Beside Myself

“Beside Myself” Free Verse Poetry, Poetry Workshop, 2002

I’m amazed I didn’t cry
That night when I parked beside the lake
To talk to God.
I needed Him to listen to me
Because you would leave in eight hours.

I knew that fifty-two weeks
Would pass before I could see you or
Kiss you again.
Until you’re home, I’ll close my eyes and
Imagine you walking beside me.

It’s been forty-four weeks since
You left for overseas adventure.
Tell me, baby,
Am I still the only woman who
You can talk to for six hours straight?

More than I need the courage
I prayed for long ago, I need to
Hear your laughter.
It’s hard living without your soft brow
And your scratchy sculptor’s hand in mine.

-Brandi Easterling Collins

My biggest fear

Fear. It can be crippling. It can also change as we age. What’s your biggest fear right now at this moment? Will you have the same answer tomorrow?

When I was little, my biggest fear was abandonment. After my father passed away, my mother remarried the man who would end up raising me and shaping my life in ways I didn’t know were possible at the time. I was only four, which is how old my daughter is now. I didn’t understand everything that had happened. I just had a fuzzy memory of my mother holding me over the side of my father’s hospital bed and telling me to say goodbye. I hadn’t said anything; I’d just waved. Waving instead of speaking is something my daughter does sometimes when she’s apprehensive about something. She’s afraid of the dark and worries when she thinks I am mad at her.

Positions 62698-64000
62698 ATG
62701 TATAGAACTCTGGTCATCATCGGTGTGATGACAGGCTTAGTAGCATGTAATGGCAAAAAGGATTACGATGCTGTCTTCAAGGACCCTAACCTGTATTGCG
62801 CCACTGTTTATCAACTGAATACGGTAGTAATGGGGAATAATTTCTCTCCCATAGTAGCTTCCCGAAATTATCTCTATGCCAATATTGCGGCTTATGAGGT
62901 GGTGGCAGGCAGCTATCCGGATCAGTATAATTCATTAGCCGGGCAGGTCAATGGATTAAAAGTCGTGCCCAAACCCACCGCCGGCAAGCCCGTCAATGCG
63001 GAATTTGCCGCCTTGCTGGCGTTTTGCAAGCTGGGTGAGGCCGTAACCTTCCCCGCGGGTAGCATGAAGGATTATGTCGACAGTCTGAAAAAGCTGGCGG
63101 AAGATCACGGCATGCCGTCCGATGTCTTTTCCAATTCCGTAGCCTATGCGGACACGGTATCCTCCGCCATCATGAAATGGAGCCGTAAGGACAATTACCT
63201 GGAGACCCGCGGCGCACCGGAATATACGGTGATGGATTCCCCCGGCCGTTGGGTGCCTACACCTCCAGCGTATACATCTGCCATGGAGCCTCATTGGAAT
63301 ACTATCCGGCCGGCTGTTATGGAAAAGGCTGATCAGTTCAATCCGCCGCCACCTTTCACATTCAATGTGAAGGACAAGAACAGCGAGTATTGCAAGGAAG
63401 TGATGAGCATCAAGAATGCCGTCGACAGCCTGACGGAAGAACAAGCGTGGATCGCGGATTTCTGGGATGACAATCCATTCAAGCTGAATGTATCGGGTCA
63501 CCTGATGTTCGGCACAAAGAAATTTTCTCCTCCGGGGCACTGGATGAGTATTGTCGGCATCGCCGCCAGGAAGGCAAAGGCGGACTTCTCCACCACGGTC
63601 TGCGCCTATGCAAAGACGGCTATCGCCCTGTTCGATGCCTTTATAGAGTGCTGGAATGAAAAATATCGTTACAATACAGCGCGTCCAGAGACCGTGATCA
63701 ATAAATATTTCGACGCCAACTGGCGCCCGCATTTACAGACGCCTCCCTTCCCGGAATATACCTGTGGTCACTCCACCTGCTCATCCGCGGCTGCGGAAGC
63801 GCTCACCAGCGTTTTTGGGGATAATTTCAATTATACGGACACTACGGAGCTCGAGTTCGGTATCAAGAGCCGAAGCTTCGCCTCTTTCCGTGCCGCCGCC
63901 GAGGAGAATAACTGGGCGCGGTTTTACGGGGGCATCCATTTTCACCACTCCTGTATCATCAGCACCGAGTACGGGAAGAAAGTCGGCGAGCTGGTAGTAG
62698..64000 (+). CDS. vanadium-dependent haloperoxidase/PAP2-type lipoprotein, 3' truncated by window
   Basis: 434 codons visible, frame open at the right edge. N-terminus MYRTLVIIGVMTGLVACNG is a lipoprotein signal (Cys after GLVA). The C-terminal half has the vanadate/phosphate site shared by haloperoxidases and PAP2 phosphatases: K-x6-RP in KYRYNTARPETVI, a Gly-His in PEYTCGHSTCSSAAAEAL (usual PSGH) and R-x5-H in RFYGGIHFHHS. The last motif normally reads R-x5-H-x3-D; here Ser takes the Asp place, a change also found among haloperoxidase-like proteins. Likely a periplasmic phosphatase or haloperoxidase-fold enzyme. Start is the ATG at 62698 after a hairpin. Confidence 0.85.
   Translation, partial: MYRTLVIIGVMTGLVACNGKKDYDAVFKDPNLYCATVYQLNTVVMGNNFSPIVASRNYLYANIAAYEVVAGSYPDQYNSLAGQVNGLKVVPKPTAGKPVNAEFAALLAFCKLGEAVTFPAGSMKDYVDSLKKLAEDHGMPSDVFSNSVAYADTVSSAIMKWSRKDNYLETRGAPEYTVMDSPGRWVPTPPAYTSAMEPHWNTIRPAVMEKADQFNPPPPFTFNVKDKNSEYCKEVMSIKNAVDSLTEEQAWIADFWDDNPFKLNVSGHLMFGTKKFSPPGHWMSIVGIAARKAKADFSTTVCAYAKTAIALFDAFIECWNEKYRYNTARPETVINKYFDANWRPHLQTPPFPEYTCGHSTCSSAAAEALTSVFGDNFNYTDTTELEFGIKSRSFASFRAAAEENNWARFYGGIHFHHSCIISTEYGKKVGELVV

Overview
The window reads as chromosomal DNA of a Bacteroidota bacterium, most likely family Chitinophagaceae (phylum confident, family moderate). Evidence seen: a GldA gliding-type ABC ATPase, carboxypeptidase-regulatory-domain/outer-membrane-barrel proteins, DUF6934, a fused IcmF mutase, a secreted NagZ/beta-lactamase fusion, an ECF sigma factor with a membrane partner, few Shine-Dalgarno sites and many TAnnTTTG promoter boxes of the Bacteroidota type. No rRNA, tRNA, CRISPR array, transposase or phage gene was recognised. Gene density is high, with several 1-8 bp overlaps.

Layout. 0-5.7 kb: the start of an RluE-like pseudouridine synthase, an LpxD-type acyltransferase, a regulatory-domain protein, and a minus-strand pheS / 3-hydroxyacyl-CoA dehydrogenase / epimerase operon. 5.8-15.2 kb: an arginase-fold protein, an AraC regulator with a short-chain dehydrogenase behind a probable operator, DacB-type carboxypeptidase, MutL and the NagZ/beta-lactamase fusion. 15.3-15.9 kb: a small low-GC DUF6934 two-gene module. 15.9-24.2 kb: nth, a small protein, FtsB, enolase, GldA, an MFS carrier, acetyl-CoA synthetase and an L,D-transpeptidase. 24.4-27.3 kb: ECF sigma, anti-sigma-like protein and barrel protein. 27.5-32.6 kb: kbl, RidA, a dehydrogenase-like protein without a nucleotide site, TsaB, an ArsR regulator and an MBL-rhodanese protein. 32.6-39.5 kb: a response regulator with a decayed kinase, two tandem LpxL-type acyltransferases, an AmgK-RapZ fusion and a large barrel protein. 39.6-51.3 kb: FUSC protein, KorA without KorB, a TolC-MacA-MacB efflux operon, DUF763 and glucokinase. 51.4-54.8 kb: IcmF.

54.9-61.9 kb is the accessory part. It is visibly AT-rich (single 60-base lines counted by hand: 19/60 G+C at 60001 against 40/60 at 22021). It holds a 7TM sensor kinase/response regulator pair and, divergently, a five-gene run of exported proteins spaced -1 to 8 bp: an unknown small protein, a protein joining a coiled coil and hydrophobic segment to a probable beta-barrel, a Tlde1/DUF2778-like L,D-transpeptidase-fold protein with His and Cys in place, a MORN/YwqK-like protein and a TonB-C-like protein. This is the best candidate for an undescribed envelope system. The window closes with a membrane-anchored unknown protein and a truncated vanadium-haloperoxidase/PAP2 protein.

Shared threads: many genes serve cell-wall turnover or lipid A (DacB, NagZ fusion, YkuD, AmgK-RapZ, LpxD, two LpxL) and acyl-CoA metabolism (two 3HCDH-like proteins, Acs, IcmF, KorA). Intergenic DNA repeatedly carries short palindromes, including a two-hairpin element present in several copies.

Not long after my mother and stepfather got married, I began having a recurring nightmare. I think I was about six when it began and it happened several times during the next few years. I dreamt about having to go hunting with my stepfather, just the two of us. In the dream, he made me stand under the water in a creek so that he could stand on my shoulders and look for deer through his binoculars. When I couldn’t hold my breath any longer, I pushed him off my shoulders, and he fell into the water and hit his head on the rocks. He wouldn’t wake up. At that point, I would always wake up crying. Pretty twisted for a kid’s dream, huh?

Continue reading “My biggest fear”

Don’t Stress

“Don’t Stress” Villanelle, Metrical Poetry Workshop, 2002

Do not let things get to you dear, don’t stress
About events you cannot work out right.
Take time out for yourself when life’s a mess.

You will make yourself sick. The doctors press
More drugs than needed, which is not too bright.
Do not let things get to you dear, don’t stress.

Mom says “Go treat yourself to a new dress,
But make sure you don’t pick one that’s too tight.”
Take time out for yourself when life’s a mess.

Professors monitor the slow progress
Of papers and reports you’ve yet to write.
Do not let things get to you dear, don’t stress.

Stop missing the lost lover’s sweet caress
And wishing for what’s gone with all your might.
Take time out for yourself when life’s a mess.

Love who loves you, not those you can’t impress.
Your life can be long, live without a fight.
Do not let things get to you dear, don’t stress.
Take time out for yourself when life’s a mess.

What is a Villanelle? A nineteen-line poem with two rhymes throughout, consisting of five tercets and a quatrain, with the first and third lines of the opening tercet recurring alternately at the end of the other tercets and with both repeated at the close of the concluding quatrain.

Disclaimer: I loathe writing metrical poetry. I did the best I could, but wasn’t really happy with anything I wrote during that class. I got a B for my work in class. I respect those who can write metrical poetry and those who enjoy it.